"Now I've never been a fan of French food," he continues. "It’s against freedom and all, but I wouldn't say no to some es-car-gott right now."
Senator Inhofe snatches the power drill that you brought aboard, and begins to drill holes in the floor of the lifeboat. His intention, he says, is to obtain the snails without having to get out and swim in the dangerous waters. He rambles on for a bit... something about how sharks show no professional courtesy in these situations.
"We have the tablespoons now," he concludes. "Advanced technology. Mitigates the harm."
Some water and a few snails begin bubbling up through the decking around Inhofe’s toes. Are you the only passenger who sees where this is headed? You lock eyes with President Obama, wondering what he’s going to do next.
Should you, President Obama and the rest of the survivors:
(a) allow Inhofe to continue drilling for snails, or
(b) throw the senator over the side of the boat?
Our little lifeboat is already half full.
...of water, er, carbon dioxide. Greenhouse gases. You knew that’s what I was getting at with the silly allegory.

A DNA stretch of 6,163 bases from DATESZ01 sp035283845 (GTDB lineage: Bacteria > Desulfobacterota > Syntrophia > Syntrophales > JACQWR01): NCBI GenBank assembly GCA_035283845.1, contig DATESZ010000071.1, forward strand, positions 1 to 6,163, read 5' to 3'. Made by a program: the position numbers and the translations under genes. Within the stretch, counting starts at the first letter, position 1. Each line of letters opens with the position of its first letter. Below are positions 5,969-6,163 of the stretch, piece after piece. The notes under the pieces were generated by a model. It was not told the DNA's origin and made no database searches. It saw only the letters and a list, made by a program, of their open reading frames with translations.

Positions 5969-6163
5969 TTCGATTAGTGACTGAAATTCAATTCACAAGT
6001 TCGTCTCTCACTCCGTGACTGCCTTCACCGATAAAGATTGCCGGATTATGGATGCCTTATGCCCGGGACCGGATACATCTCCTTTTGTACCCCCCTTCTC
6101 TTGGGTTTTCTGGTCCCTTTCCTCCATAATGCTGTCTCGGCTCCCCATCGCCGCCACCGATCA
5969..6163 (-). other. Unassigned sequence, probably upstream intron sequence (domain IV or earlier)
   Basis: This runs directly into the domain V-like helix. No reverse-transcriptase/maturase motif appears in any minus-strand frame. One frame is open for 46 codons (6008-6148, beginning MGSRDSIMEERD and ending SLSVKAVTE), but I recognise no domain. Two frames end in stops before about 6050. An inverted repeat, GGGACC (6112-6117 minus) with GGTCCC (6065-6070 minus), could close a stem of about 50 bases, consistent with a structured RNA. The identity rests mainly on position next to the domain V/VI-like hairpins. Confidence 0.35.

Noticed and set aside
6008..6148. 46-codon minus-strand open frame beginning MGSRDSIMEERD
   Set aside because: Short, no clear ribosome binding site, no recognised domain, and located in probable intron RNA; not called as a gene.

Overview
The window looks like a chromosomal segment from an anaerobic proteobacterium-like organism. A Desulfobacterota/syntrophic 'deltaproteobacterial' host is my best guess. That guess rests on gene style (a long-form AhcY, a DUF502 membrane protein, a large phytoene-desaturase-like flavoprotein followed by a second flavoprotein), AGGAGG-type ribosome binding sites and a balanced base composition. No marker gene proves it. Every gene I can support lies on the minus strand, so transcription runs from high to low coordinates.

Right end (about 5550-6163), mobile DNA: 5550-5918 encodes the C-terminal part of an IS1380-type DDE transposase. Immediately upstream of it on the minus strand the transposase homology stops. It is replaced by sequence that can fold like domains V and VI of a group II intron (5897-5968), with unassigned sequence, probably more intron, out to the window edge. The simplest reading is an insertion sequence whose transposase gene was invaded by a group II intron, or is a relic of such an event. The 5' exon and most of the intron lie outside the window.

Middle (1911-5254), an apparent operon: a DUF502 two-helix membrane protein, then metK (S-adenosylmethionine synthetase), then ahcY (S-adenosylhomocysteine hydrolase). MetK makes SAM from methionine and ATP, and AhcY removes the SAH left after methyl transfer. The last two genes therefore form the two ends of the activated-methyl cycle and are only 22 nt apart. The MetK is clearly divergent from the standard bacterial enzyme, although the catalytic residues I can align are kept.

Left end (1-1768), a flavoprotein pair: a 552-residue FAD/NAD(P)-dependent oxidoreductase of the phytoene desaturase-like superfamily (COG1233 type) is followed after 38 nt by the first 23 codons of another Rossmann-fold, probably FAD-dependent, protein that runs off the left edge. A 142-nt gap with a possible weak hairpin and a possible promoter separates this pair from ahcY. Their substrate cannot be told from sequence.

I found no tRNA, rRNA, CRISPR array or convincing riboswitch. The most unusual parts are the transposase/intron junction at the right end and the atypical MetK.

The physicist Myles Allen has estimated that, in order to avoid a global average temperature increase of more than 2° C, we can “afford” to put about 1 trillion tons of CO2 into the atmosphere. Not one trillion tons per year. Only 1 trillion tons ever, in total, for all of humanity. The trillion-and-first ton sends us over the edge (approximately).
In that estimate, when we reach 1 trillion tons of CO2 floating above our heads, we basically have to stop using fossil fuels completely, or count on going beyond a 2° C increase, which would be pretty hot. That’s more or less where the oceans start to acidify, remaining glaciers melt, and humanity faces drought, famine, mass migration and wars for resources.